Researchers use brain organoids to identify neural abnormalities and test gene therapy tools
Scientists used human brain organoids to reveal how a genetic mutation associated with a profound form of autism disrupts neural development, and gene therapy tools to recover the gene’s function effectively rescued neural structure and function.
Numerous neurological and neuropsychiatric diseases, including autism spectrum disorders (ASD) and schizophrenia, have been linked to transcription factor 4 (TCF4) mutations, an essential gene in brain development. Transcription factors regulate when other genes are turned on or off, so their presence, or lack thereof, can have a domino effect in the developing embryo. However, little is known about what happens to the brain when TCF4 is mutated.
Researchers at University of California San Diego School of Medicine, US focused on Pitt-Hopkins Syndrome, an ASD caused explicitly by mutations in TCF4. Children with the genetic condition have profound cognitive and motor disabilities and are typically non-verbal. In a study published in Nature Communications, scientists used human brain organoids to reveal how a genetic mutation associated with a profound form of autism disrupts neural development. The researchers also used gene therapy tools to recover the gene’s function effectively rescued neural structure and function.
Existing mouse models of Pitt-Hopkins Syndrome fail to mimic patients’ neural characteristics accurately, so the UC San Diego team created a human research model of the disorder. Using stem cell technology, they converted patients’ skin cells into stem cells, which were then developed into three-dimensional brain organoids.
The TCF4-mutated organoids were substantially smaller than normal organoids, and many of the cells were not neurons but neural progenitors. These simple cells are meant to multiply and then mature into specialised brain cells, but some part of this process had gone awry in the mutated organoids.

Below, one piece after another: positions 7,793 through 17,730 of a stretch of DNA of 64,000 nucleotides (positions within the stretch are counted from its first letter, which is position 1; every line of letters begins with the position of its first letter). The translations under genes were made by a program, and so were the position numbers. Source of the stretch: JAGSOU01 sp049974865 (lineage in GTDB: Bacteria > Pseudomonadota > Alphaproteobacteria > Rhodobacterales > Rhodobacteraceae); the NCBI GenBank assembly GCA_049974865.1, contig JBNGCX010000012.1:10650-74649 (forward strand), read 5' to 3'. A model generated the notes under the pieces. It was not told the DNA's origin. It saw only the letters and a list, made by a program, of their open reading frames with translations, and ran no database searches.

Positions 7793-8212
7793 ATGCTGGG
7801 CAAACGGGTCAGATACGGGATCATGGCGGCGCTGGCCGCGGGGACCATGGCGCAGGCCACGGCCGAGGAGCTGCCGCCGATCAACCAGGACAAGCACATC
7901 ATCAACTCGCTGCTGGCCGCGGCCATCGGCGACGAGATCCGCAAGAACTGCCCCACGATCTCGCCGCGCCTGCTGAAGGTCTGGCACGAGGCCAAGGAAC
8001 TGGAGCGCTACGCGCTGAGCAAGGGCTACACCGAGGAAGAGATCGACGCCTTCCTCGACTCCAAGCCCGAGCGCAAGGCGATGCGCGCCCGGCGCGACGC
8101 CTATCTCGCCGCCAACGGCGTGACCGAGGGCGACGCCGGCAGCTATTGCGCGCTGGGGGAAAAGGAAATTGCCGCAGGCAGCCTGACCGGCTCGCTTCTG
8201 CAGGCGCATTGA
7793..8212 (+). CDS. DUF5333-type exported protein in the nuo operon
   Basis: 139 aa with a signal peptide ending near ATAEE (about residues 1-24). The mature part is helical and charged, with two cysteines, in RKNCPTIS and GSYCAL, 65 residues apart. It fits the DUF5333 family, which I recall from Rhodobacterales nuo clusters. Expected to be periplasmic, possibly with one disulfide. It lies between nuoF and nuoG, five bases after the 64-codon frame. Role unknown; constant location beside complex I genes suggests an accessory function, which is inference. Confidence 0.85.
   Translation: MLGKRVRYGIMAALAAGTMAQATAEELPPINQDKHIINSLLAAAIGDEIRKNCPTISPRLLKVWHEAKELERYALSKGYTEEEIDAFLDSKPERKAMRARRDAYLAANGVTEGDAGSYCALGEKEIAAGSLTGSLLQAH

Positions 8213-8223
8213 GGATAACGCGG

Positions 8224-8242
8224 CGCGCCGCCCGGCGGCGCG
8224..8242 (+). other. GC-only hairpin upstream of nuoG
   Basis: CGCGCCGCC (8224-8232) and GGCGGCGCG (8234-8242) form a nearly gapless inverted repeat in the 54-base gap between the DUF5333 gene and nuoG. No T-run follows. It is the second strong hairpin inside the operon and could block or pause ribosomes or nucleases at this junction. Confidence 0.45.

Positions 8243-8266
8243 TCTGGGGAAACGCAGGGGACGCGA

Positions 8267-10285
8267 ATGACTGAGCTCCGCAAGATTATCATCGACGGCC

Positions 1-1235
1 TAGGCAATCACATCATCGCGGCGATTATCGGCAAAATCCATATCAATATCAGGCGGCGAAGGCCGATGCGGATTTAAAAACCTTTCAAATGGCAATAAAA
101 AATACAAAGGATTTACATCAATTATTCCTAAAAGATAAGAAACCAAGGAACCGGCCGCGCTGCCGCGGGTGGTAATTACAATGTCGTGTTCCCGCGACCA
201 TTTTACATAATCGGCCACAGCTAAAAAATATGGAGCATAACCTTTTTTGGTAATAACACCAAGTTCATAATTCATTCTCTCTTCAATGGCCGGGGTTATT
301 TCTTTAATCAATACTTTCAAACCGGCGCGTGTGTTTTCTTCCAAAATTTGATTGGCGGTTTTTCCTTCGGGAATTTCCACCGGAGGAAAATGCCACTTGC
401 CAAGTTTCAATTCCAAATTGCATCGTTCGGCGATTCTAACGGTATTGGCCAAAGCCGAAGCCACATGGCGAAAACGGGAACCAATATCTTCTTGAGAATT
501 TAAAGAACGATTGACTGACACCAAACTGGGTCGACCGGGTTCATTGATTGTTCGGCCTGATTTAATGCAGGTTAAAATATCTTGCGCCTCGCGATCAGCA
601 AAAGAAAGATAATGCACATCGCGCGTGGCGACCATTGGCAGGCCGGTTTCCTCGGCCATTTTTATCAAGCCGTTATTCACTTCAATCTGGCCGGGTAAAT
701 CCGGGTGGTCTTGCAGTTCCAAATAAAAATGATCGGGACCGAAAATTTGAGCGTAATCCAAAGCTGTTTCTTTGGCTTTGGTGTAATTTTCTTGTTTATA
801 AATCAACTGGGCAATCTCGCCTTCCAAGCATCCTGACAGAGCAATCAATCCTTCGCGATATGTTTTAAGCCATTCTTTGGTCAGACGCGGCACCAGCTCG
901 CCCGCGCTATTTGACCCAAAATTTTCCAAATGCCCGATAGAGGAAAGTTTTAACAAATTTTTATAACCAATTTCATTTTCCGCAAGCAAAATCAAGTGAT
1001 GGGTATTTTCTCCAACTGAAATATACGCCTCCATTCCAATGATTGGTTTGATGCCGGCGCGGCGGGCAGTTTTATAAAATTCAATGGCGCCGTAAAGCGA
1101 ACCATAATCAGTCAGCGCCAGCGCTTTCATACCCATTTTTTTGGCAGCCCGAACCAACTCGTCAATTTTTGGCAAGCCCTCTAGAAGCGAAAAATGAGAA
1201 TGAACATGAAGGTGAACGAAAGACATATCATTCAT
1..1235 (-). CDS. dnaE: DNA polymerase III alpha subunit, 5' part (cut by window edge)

A series of experiments revealed that the TCF4 mutation led to downstream dysregulation of SOX genes and the Wnt pathway, two necessary molecular signals that guide embryonic cells to multiply, mature into neurons and migrate to the correct location in the brain.
Due to this dysregulation, neural progenitors did not multiply efficiently, and thus fewer cortical neurons were produced. Furthermore, the cells that did mature into neurons were less excitable than normal and often remained clustered together instead of arranging themselves into finely tuned neural circuits.
This atypical cellular architecture disrupted the flow of neural activity in the mutated brain organoid, which authors said would likely contribute to impaired cognitive and motor function down the line.
“We were surprised to see such major developmental issues at all these different scales, and it left us wondering what we could do to address them,” said first author Dr Fabio Papes.
The team tested two different gene therapy strategies for recovering the functional gene in brain tissue. Both methods effectively increased TCF4 levels and in doing so, corrected Pitt-Hopkins Syndrome phenotypes at molecular, cellular and electrophysiological scales.
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The researchers noted that these genetic interventions took place at a prenatal stage of brain development. In contrast, in a clinical setting, children would receive their diagnosis and treatment a few years later. Thus, clinical trials must first confirm whether a later intervention is still safe and effective. The team is currently optimising their recently licensed gene therapy tools in preparation for such a trial, in which spinal injections of the genetic vector would hopefully recover TCF4 function in the brain.